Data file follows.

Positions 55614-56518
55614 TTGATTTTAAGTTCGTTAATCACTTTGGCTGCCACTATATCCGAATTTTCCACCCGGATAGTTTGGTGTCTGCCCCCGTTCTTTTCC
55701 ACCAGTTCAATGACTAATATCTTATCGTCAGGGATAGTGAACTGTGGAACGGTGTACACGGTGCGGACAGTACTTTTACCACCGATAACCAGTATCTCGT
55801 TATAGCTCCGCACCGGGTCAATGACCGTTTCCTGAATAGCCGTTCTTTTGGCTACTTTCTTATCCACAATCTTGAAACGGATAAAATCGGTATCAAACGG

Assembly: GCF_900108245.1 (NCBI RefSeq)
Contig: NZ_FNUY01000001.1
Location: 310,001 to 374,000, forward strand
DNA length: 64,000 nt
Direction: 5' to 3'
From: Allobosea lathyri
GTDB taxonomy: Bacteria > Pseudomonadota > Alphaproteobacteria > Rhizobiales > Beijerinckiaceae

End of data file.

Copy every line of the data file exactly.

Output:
Positions 55614-56518
55614 TTGATTTTAAGTTCGTTAATCACTTTGGCTGCCACTATATCCGAATTTTCCACCCGGATAGTTTGGTGTCTGCCCCCGTTCTTTTCC
55701 ACCAGTTCAATGACTAATATCTTATCGTCAGGGATAGTGAACTGTGGAACGGTGTACACGGTGCGGACAGTACTTTTACCACCGATAACCAGTATCTCGT
55801 TATAGCTCCGCACCGGGTCAATGACCGTTTCCTGAATAGCCGTTCTTTTGGCTACTTTCTTATCCACAATCTTGAAACGGATAAAATCGGTATCAAACGG

Assembly: GCF_900108245.1 (NCBI RefSeq)
Contig: NZ_FNUY01000001.1
Location: 310,001 to 374,000, forward strand
DNA length: 64,000 nt
Direction: 5' to 3'
From: Allobosea lathyri
GTDB taxonomy: Bacteria > Pseudomonadota > Alphaproteobacteria > Rhizobiales > Beijerinckiaceae